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New York Department of Health Adopts CDC’s COVID-19 Isolation & Quarantine Guidance

As a result of COVID-19 cases and related hospitalizations continuing to spike across the state, the NYS Department of Health (NYSDOH) is taking steps necessary in order to respond accordingly. On December 24, 2021, in order to combat the shortage of healthcare workers and other essential workers, the NYSDOH issued an advisory that shortened the isolation period for those that are fully vaccinated and asymptomatic (or whose symptoms are mild and are improving). 

A few days later, on December 27th, the Centers for Disease Control (CDC) held a press conference announcing the update of their own recommendations for isolation and quarantine for the general population. In an effort to best align with the CDC’s newly issued guidance, NYS announced on January 4, 2022, that they would adopt the CDC’s recommendations. The adoption of this new guidance would supersede the previously issued (December 24, 2021) guidance for critical workers. However, the December 24th guidance still applies to healthcare workers. Furthermore, the NYSDOH plans to review any further guidance that is issued by the CDC specifically regarding educational and congregate care settings.

According to the newly adopted guidance by the NYSDOH, it is recommended that:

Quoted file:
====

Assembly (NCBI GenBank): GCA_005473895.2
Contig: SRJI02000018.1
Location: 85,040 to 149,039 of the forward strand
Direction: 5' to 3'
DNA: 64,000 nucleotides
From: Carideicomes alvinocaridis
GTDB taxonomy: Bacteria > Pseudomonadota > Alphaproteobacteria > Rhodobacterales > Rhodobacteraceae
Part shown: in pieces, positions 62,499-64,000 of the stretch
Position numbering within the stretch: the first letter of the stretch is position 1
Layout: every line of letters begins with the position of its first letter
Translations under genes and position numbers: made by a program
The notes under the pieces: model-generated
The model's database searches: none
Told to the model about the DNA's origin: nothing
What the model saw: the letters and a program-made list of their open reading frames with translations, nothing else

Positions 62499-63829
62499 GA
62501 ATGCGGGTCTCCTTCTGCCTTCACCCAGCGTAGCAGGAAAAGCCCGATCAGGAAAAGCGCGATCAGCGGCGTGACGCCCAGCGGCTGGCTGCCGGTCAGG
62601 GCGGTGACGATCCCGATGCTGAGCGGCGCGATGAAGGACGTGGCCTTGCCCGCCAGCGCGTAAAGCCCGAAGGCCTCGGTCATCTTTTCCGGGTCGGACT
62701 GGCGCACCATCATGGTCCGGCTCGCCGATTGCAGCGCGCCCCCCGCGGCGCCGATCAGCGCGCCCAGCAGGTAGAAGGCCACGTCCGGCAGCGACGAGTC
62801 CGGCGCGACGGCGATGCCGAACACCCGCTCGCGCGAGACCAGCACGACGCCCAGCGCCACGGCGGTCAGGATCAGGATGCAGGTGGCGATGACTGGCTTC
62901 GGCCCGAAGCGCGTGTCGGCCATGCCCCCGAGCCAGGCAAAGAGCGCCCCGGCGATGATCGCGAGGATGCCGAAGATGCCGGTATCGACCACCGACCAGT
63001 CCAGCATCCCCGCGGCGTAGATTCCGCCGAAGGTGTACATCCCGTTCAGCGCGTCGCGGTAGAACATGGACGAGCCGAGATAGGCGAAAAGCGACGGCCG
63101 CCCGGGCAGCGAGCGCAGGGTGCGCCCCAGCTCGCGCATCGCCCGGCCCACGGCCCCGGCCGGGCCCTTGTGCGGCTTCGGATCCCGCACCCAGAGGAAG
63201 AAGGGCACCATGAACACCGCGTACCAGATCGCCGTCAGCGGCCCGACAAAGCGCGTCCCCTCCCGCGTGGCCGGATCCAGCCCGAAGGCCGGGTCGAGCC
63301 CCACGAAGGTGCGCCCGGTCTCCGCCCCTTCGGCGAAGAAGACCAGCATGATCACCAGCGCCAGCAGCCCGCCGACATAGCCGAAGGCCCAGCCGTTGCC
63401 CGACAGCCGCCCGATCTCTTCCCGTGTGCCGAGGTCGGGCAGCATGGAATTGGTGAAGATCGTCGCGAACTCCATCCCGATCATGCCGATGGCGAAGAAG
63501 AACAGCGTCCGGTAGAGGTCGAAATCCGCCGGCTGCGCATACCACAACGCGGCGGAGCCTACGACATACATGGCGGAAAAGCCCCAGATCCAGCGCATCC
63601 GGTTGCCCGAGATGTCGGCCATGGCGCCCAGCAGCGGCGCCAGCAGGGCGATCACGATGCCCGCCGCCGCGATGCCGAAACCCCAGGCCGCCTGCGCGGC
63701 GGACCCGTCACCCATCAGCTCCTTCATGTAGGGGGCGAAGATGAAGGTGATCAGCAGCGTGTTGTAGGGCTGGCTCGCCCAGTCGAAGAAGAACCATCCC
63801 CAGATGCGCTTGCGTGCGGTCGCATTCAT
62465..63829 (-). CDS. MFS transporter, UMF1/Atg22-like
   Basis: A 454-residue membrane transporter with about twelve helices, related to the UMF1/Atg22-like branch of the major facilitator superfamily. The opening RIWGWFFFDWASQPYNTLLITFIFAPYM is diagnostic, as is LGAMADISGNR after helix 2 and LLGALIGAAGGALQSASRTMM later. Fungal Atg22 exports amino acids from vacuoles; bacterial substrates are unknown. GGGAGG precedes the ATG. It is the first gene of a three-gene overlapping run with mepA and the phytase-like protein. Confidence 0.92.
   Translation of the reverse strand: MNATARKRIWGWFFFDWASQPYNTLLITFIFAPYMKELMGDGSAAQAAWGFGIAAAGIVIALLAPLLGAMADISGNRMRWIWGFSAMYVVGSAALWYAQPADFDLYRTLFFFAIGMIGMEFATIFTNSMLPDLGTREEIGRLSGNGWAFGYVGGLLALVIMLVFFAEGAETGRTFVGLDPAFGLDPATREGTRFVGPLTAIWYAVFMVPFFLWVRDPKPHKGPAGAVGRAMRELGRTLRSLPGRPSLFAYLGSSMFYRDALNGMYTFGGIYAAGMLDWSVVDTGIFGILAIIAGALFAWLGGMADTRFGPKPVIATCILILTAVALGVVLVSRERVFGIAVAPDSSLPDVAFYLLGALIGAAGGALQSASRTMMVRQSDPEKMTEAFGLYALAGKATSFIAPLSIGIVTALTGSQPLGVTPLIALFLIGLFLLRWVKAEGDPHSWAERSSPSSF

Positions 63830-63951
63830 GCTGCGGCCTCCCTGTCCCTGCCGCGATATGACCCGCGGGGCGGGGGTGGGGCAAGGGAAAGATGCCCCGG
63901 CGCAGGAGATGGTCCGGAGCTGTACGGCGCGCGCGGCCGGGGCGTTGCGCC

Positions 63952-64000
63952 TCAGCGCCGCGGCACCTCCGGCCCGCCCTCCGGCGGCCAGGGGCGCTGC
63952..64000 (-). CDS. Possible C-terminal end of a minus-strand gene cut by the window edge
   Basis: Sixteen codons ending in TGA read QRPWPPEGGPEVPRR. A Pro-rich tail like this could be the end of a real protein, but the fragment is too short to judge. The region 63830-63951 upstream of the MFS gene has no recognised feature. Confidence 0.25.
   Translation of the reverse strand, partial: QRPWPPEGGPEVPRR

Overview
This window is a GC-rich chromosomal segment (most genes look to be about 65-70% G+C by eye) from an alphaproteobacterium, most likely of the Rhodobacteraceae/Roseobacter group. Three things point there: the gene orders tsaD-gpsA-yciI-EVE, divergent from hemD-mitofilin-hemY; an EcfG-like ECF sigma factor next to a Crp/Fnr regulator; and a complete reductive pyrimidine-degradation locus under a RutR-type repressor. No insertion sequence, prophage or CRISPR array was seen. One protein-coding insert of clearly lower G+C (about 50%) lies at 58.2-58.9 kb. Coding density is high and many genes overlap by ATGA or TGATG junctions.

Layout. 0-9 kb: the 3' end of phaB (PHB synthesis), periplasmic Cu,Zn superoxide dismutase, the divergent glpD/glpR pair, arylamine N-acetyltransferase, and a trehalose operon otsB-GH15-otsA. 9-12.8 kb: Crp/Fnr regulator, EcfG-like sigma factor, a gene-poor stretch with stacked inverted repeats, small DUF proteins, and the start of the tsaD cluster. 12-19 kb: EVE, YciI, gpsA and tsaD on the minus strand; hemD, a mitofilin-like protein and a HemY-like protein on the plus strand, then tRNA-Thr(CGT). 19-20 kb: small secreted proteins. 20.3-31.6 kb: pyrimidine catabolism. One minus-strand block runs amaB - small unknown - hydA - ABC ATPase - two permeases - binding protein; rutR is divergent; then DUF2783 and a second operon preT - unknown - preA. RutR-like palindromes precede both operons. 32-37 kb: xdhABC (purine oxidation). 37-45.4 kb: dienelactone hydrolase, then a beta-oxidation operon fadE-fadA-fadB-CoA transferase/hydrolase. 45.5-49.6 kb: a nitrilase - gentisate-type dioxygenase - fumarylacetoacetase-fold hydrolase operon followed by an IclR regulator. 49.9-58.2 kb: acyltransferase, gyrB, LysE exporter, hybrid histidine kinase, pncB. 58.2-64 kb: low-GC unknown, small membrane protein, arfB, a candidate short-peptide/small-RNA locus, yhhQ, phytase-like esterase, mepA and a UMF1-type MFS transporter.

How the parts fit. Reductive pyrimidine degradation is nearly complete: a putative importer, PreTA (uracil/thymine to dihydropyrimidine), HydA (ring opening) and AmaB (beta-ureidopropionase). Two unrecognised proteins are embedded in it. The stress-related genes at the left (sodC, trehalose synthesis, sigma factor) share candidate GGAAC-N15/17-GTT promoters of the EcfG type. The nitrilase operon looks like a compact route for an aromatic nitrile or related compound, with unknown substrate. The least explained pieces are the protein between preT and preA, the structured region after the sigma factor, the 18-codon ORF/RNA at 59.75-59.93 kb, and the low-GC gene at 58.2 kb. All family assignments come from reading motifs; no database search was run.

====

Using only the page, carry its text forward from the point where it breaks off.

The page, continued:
General Population

  • COVID Positive:
    • Individuals must isolate for 5 days, where day 0 is the day of symptom onset or (if asymptomatic) the day of collection of the first positive test result.
    • If the individual is asymptomatic at the end of the 5-day isolation or if symptoms are improving, isolation can be discontinued, and a well-fitting mask will need to be worn around others in the workplace for the next 5 days.
      • Those who are unable to wear a mask due to a medical or religious exemption should follow the standard 10-day isolation.
    • Individuals who are moderately-severely immunocompromised should continue to follow the 10-day isolation standard.
  • COVID Exposure:
    • Individuals who are fully vaccinated with the exception of receiving a booster, should quarantine for 5 days, followed by wearing a well-fitting mask around others for the next 5 days.
    • Individuals who are fully vaccinated and boosted need not quarantine but should wear a well-fitting mask for the next 10 days following the last date of exposure.
    • Individuals should attempt to complete a COVID test (nucleic acid amplification test or an antigen test) as of the 5th day.
    • In the event that an individual has symptoms appear (regardless of vaccination/booster status), quarantine should begin immediately and can only end upon receiving a negative covid test or following the above-mentioned guidance for COVID positive individuals.